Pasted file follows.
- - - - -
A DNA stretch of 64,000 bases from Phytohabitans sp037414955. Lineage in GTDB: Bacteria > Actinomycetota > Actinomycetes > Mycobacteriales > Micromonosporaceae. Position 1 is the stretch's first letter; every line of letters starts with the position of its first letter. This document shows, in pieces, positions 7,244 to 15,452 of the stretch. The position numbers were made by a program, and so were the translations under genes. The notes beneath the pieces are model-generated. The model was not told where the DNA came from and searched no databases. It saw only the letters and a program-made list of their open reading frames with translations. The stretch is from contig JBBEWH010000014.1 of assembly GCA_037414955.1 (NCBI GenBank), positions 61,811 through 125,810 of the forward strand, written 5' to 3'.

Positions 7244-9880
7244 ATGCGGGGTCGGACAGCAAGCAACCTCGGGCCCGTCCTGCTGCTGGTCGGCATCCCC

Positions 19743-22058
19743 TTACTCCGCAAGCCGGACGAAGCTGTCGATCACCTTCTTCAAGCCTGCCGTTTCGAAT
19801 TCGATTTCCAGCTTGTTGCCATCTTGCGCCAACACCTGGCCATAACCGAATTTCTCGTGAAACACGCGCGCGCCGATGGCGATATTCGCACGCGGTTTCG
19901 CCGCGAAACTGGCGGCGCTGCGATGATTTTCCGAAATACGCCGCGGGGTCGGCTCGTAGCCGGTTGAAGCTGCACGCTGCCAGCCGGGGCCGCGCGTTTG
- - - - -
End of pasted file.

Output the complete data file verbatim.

A DNA stretch of 64,000 bases from Phytohabitans sp037414955. Lineage in GTDB: Bacteria > Actinomycetota > Actinomycetes > Mycobacteriales > Micromonosporaceae. Position 1 is the stretch's first letter; every line of letters starts with the position of its first letter. This document shows, in pieces, positions 7,244 to 15,452 of the stretch. The position numbers were made by a program, and so were the translations under genes. The notes beneath the pieces are model-generated. The model was not told where the DNA came from and searched no databases. It saw only the letters and a program-made list of their open reading frames with translations. The stretch is from contig JBBEWH010000014.1 of assembly GCA_037414955.1 (NCBI GenBank), positions 61,811 through 125,810 of the forward strand, written 5' to 3'.

Positions 7244-9880
7244 ATGCGGGGTCGGACAGCAAGCAACCTCGGGCCCGTCCTGCTGCTGGTCGGCATCCCC

Positions 19743-22058
19743 TTACTCCGCAAGCCGGACGAAGCTGTCGATCACCTTCTTCAAGCCTGCCGTTTCGAAT
19801 TCGATTTCCAGCTTGTTGCCATCTTGCGCCAACACCTGGCCATAACCGAATTTCTCGTGAAACACGCGCGCGCCGATGGCGATATTCGCACGCGGTTTCG
19901 CCGCGAAACTGGCGGCGCTGCGATGATTTTCCGAAATACGCCGCGGGGTCGGCTCGTAGCCGGTTGAAGCTGCACGCTGCCAGCCGGGGCCGCGCGTTTG